Craig Pirrong, who knows a lot more about commodities markets than I do [aw, shucks], objects to my take on copper. My view is sort of efficient-markets-y: If one person buys up all the copper in the LME warehouses and then tries to raise the price, the much much greater supply of copper that’s not in those warehouses will flow into the warehouses and limit his ability to do that. And I still think that’s broadly true, but broadly true may not be the point. Pirrong quite rightly points out that there’s lots of friction along the way, and the frictions may matter more than the limits in actual fact.

. . . .

So there are limits to cornering, but they may not be binding on an actual economic actor: You can’t push prices up very much, or forvery long, but you may be able to push them up high enough and for long enough to make yourself a lot of money.

I agree fully there are limits to cornering. The supply curve isn’t completely inelastic. People can divert supplies (at some cost) into deliverable position. The cornerer presents the shorts with the choice: pay me to get out of your positions, or incur the cost of making delivery. Since those delivery costs are finite, the amount the cornerer can extract is limited too.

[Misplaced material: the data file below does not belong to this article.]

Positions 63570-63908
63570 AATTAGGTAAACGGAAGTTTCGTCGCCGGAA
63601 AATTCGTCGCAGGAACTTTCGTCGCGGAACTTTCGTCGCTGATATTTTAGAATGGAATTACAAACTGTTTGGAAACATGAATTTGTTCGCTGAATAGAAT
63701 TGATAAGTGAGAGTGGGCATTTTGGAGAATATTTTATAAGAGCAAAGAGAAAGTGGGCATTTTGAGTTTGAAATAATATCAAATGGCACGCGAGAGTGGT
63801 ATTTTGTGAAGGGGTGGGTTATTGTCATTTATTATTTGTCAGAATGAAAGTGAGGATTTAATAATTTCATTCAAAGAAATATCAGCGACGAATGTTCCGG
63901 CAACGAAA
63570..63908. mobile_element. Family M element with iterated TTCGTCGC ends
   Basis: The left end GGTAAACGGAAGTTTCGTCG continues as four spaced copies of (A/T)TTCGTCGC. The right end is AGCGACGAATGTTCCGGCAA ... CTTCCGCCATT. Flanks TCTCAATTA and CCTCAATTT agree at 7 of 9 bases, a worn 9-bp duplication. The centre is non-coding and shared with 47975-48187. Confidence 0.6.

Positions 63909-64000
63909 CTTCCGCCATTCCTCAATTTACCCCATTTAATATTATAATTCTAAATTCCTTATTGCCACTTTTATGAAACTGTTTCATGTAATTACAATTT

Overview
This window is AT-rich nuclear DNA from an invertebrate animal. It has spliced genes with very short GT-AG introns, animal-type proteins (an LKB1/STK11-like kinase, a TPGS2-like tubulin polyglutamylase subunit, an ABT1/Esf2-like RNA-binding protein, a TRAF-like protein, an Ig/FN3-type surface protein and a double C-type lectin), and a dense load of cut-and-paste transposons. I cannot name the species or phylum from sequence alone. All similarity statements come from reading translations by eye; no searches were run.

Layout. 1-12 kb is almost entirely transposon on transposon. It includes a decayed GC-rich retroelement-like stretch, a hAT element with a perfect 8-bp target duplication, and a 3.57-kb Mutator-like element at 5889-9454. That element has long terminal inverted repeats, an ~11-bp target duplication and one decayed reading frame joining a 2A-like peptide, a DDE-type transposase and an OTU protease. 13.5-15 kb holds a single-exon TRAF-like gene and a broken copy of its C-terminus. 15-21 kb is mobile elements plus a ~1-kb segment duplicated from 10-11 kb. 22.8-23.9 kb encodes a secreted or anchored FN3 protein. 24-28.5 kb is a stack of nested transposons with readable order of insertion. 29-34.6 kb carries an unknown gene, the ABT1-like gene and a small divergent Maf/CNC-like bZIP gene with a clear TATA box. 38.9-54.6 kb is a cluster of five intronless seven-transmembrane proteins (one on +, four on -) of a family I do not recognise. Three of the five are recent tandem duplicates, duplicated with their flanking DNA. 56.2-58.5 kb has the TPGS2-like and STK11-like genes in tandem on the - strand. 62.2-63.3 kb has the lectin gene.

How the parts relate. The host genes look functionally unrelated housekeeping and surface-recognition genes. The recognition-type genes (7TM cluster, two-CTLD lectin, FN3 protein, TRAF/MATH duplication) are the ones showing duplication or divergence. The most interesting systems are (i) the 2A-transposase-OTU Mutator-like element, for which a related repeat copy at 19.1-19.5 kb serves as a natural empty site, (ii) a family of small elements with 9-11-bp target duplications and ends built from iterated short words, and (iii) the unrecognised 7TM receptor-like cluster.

I agree as well that corners typically elevate prices temporarily: after all, the manipulator needs to liquidate his positions in order to cash out, and as soon as that happens price relationships snap back. But that temporary period can last for some time. Weeks, sometimes more.

What’s more, when the temporary price distortions happen matters a lot. Some squeezes occur at the very end of a contract. This is what happened in Indiana Farm Bureau in 1973. A more recent example is the expiry of the October, 2008 crude oil contract, in which prices spiked hugely in the last few minutes of trading.

The economic harm of these last minute squeezes isn’t that large. There are few players in the market, most hedgers have rolled or offset, and the time frame of the price distortion is too short to cause inefficient movements of the commodity.